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101 Squadron completes cairn project

The 101 (N.I.) Squadron dedicate the last in a series of memorial cairns.

PORT HARDY— A memorial cairn, dedicated this weekend at Port Hardy airport, commemorates six lives lost in 1944, and also marks the end of a lengthy project undertaken by the 101 (N.I.) Squadron.

Since 2000, the 101 has been working on a memorial project to erect a cairn at all crash sites on the North Island where military aircrew have been lost. The latest cairn was erected to remember those that died in the 1944 crash of Dakota 966.

The aircraft was operating as part of 165 Squadron, now 435 (T&R) Squadron out of Winnipeg, and was tasked with dropping passengers in Port Hardy before refueling and continuing to Alaska. A fog bank made the job of the pilot difficult, but he was able to successfully land and refuel.

Conditions were improving when the aircraft, with its three crew and ten passengers, began its takeoff. Just after clearing the runway the aircraft began to turn to port and struck trees, shearing off part of the wing and cartwheeling the aircraft into a partially cleared area of woods. Six people were killed in the accident including the pilot and co-pilot, and four more were seriously injured.

An investigation into the incident revealed no problems with the aircraft or its load. The possibility that the autopilot was engaged on takeoff was suggested as a cause of the crash.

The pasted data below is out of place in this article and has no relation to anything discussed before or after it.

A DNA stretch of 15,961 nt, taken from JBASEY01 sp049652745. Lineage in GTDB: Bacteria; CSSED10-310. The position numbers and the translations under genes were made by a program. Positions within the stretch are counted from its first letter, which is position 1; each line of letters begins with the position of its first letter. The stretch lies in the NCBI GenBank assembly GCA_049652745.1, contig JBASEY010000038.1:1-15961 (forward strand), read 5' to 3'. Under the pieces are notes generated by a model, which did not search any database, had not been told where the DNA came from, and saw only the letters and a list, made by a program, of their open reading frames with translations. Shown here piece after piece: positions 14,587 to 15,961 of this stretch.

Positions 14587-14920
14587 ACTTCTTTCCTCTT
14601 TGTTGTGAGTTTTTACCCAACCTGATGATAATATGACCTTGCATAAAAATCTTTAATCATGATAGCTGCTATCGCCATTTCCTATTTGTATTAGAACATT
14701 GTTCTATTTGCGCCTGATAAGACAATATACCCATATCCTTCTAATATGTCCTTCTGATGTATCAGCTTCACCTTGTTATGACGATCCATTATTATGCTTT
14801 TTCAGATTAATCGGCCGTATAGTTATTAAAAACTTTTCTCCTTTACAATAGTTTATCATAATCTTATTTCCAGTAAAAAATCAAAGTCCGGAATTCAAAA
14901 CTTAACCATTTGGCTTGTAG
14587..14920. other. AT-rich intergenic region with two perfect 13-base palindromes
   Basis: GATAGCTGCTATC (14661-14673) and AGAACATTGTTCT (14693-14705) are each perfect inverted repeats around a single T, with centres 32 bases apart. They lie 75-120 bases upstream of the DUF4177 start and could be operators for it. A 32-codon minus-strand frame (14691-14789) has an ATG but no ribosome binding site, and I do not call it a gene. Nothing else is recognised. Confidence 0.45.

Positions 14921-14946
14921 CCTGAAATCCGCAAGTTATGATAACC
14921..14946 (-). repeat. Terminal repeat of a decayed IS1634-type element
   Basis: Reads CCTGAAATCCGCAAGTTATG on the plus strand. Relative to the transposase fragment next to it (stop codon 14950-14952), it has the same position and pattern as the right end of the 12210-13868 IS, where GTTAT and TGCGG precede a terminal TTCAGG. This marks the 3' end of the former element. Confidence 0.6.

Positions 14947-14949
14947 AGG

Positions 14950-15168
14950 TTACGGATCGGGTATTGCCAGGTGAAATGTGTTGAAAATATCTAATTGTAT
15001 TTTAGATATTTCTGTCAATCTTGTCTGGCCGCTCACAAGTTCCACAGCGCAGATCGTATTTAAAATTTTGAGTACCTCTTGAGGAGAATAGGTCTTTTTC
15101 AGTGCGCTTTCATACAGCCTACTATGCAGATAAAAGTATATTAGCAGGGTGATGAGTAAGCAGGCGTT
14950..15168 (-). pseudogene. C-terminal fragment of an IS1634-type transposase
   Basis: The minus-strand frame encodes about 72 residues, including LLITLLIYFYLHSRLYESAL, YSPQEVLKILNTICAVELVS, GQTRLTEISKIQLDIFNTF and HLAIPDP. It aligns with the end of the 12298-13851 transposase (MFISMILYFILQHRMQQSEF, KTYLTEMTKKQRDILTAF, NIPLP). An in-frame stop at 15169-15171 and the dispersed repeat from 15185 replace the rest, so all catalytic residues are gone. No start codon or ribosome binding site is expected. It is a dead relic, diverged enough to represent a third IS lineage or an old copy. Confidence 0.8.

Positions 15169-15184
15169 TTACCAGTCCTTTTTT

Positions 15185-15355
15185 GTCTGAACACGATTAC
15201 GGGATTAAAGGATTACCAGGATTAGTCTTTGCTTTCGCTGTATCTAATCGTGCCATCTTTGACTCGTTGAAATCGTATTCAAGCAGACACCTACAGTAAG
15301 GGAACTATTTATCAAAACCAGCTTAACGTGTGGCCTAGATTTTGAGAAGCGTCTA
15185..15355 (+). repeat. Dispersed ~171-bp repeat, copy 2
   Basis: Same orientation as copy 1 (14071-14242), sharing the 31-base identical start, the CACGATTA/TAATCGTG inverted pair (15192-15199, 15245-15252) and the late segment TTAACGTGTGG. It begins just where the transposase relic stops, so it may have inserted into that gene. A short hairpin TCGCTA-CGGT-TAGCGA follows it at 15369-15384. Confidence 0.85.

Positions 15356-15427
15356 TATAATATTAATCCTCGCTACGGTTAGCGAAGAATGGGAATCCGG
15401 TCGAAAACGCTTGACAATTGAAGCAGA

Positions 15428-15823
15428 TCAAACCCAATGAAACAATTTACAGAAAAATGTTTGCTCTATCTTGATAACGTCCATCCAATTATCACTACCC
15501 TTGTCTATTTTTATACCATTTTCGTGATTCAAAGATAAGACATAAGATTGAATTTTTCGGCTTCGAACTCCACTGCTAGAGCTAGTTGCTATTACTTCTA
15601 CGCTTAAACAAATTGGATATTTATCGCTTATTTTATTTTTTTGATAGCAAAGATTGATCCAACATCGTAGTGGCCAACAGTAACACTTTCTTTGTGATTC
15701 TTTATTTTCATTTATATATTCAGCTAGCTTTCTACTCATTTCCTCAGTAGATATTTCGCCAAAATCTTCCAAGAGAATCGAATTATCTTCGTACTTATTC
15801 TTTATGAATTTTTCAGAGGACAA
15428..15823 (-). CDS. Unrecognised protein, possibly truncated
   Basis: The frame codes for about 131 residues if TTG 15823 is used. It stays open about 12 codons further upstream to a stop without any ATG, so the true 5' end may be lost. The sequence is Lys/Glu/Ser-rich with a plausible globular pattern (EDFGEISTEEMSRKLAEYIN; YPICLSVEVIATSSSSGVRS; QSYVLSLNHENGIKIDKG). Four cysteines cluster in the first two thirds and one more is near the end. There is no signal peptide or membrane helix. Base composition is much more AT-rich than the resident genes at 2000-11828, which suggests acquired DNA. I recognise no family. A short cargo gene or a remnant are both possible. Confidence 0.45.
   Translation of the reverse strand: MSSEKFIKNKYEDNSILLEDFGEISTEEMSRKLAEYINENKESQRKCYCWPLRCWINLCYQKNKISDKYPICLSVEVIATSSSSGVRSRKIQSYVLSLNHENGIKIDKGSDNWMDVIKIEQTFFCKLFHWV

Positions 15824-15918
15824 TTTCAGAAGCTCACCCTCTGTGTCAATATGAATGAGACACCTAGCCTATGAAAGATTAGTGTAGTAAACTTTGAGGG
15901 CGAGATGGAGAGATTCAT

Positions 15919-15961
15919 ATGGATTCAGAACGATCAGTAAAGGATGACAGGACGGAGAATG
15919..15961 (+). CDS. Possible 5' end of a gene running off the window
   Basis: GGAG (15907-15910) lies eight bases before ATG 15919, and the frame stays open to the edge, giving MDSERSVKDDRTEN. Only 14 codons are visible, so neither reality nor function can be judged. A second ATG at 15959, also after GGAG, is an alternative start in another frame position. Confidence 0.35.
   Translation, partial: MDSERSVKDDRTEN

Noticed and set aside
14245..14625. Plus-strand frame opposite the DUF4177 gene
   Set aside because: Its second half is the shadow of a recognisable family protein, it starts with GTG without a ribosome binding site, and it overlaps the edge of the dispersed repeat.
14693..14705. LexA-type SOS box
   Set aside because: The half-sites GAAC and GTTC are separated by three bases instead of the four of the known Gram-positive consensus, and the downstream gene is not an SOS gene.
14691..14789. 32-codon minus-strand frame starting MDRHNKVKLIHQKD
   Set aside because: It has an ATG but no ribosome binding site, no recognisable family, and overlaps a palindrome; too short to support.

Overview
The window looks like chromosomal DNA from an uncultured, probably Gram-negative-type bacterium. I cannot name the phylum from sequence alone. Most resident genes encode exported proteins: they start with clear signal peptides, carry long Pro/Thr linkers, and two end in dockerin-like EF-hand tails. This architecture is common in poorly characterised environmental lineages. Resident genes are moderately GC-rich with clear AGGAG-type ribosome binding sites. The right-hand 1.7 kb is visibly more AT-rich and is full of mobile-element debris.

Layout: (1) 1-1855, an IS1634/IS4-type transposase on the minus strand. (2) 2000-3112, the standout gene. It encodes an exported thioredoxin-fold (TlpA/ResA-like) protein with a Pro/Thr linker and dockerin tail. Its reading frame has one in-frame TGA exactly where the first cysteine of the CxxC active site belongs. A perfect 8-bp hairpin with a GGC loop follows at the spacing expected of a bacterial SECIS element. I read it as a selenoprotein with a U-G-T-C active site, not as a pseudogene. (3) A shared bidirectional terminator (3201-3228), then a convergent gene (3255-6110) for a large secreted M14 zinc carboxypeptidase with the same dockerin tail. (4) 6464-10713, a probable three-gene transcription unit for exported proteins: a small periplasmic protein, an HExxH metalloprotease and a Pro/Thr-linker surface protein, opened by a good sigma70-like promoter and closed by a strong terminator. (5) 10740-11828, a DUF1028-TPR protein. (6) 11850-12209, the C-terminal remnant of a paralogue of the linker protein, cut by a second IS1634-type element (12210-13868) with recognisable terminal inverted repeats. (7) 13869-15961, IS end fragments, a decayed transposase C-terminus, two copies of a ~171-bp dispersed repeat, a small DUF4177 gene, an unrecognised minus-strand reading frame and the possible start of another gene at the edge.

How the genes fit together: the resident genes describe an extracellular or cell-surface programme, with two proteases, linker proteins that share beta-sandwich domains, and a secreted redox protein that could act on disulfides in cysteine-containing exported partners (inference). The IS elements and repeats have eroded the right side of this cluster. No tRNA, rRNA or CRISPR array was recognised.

Members of the 101 Squadron were joined by officers from 19 Wing Comox and members of the 888 Wing of the Air Force Association of Canada at a commemoration for those that died. The 101 unveiled its memorial cairn at the ceremony. This cairn is the ninth that the Squadron has dedicated on the North Island, and also the last. The 101 has now placed a cairn at the site of each military aviation fatality on the North Island.

The Squadron will now turn its attention to other projects. Members plan to collaborate with the Legion and First Nations in Port Hardy to rebuild the Cenotaph in Carrot Park in the coming year. Following that project, the Squadron plans to erect plaques to mark former Air Force stations on the North Island.

The 101 Squadron, formed in 1997 as a part of 888 Wing of the AFAC, is made up of volunteers who aim to raise awareness of the importance of Canada’s Air Force and civil aviation. The cairns and other projects are paid for through fundraising activities.